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New HIV diagnoses in MSM in high-income countries

The UK and Australia have experienced recent all-time highs in new HIV diagnoses in MSM, however in Canada and New Zealand, diagnoses are stable. Tony Kirby reports.

Published
15 December 2014
From
The Lancet Infectious Diseases (requires free registration)
Recommendations for HIV prevention with adults and adolescents with HIV in the United States, 2014

This updated guideline is a comprehensive compilation of new and longstanding federal recommendations about biomedical, behavioral, and structural interventions that can help reduce the risk of HIV transmission from persons with HIV by reducing their infectiousness and their risk of exposing others to HIV.

Published
15 December 2014
From
Centers for Disease Control and Prevention
How San Francisco Is Getting to Zero On HIV

San Francisco is already making progress when it comes to HIV prevention, treatment and retention. In 2006, San Francisco had 517 new HIV cases; by 2013, that number dropped to 359, a 30 percent decrease. The number of deaths almost halved between 2006 and 2013, going from 327 to 182. Additionally, compared to the United States, San Francisco is faring better in multiple aspects of the HIV care continuum: in 2012, 82 percent of HIV positive individuals in the U.S. were aware of their status; in San Francisco, that number was 94 percent.

Published
11 December 2014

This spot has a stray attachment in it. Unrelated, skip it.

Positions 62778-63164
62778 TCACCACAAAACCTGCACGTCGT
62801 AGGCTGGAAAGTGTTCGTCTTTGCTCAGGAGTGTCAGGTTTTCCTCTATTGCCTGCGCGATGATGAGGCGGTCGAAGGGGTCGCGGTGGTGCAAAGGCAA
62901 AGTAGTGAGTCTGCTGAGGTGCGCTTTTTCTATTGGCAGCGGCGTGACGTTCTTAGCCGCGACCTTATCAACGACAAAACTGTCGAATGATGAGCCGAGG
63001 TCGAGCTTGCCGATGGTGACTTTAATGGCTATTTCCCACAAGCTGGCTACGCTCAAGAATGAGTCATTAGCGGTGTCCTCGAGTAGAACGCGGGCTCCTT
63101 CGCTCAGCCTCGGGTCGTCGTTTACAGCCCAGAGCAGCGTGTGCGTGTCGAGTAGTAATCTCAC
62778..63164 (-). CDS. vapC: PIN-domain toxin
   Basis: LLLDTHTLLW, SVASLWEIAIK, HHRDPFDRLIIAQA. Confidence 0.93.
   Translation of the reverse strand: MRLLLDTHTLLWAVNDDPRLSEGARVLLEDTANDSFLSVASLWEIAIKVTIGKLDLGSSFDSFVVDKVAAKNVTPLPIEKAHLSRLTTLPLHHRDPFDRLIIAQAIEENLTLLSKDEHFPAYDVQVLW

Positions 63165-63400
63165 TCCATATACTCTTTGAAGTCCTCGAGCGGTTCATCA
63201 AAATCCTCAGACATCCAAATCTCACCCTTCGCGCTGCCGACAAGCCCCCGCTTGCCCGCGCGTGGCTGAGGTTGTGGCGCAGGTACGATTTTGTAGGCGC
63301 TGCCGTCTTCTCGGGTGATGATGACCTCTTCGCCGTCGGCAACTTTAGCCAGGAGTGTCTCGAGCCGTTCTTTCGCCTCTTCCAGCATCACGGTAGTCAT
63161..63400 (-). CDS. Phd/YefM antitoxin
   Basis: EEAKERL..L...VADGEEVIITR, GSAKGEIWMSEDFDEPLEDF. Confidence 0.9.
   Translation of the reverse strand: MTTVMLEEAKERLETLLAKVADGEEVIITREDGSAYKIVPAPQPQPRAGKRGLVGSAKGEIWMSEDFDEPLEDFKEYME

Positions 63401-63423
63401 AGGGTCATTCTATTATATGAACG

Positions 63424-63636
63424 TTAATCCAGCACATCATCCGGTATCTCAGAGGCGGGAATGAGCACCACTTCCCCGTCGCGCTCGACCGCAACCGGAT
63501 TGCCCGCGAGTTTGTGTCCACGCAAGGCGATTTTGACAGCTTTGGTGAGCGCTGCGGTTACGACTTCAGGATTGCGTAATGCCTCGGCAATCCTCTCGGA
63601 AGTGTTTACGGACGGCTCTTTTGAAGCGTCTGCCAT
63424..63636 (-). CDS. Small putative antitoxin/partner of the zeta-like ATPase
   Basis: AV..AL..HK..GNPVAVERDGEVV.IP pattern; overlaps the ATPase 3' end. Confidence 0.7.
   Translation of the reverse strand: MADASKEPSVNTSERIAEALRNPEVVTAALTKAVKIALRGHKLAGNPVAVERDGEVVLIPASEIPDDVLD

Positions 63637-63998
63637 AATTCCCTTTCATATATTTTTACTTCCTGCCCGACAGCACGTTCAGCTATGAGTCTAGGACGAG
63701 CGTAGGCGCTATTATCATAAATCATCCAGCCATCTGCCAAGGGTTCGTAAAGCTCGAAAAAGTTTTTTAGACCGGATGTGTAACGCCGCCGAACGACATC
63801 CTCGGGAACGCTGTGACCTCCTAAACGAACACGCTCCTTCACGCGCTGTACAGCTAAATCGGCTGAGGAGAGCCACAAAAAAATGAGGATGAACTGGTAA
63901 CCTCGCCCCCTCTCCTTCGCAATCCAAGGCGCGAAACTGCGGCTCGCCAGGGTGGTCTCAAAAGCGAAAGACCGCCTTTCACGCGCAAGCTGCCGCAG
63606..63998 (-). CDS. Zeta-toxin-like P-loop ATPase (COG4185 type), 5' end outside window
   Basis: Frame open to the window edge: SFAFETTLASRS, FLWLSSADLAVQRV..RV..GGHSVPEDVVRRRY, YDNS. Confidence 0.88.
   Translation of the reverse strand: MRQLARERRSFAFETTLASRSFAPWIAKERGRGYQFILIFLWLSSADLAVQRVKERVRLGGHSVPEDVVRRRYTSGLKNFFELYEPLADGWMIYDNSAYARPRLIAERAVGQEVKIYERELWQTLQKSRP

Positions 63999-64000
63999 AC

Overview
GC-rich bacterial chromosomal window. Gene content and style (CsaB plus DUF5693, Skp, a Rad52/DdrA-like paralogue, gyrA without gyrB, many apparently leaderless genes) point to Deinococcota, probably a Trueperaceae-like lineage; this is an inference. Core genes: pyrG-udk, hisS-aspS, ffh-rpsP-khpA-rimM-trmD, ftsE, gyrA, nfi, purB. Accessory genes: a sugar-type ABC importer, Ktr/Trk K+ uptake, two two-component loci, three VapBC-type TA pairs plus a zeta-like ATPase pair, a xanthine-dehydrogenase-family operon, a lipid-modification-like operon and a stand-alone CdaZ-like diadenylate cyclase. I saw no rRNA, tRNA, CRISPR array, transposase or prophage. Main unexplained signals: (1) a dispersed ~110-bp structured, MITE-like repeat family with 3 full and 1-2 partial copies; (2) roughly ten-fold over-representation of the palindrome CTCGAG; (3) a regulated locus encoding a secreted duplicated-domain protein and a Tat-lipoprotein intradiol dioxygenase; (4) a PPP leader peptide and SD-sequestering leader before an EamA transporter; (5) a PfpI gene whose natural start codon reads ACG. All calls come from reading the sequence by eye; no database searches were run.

From
Huffington Post
HIV most often passed on by younger gay men who have undiagnosed HIV, are not on treatment, and have an ongoing partnership

A modelling study based on the UK’s HIV epidemic among gay men estimates that two-thirds of infections originate in men with undiagnosed HIV, 85% in men who

Published
11 December 2014
By
Roger Pebody
Sophisticated HIV diagnostics adapted for remote areas

Diagnosing HIV and other infectious diseases presents unique challenges in remote locations that lack electric power, refrigeration, and appropriately trained health care staff. To address these issues, researchers have developed a low-cost, electricity-free device capable of detecting the DNA of infectious pathogens, including HIV-1.

Published
10 December 2014
From
Science Daily
The Best Way to Beat AIDS Isn't Drug Treatment. It's a Living Wage

Being poor is a more accurate predictor of HIV than being male, female, Black or Hispanic is. A 2010 study of poor urban areas found that race and gender were not significant predictors of HIV prevalence. Why then are our proposed solutions for a problem with economic roots overwhelmingly clinical?

Published
08 December 2014
From
New Republic
CDC Analyzes Impediments to Viral Suppression in People With HIV

The CDC has reframed the HIV treatment cascade figures to highlight the various reasons why only 30 percent of Americans have a fully suppressed virus.

Published
03 December 2014
From
POZ
HIV epidemic will spring back without near-universal diagnosis and treatment, says UNAIDS

“Without scale-up, the AIDS epidemic will continue to outrun the response, increasing the long-term need for HIV treatment and increasing future costs.” These are among the opening

Published
01 December 2014
By
Gus Cairns
HIV Care Saves Lives (infographics)

While we have made progress in HIV prevention and care, only 30% of all people living with HIV have achieved viral suppression. If people are in HIV medical care, however, 76% of people achieve viral suppression. Getting and keeping people in HIV medical care saves lives.

Published
26 November 2014
From
CDC Vital Signs
Only three in 10 Americans have HIV under control: government report

Just 30 percent of Americans living with HIV have the virus in check, putting others at risk of infection, U.S. health officials said yesterday. The report by the U.S. Centers for Disease Control and Prevention (CDC) found that 840,000 of the 1.2 million people infected with HIV in 2011 were not consistently taking anti-HIV drugs that keep the virus suppressed at very low levels.

Published
26 November 2014
From
Reuters
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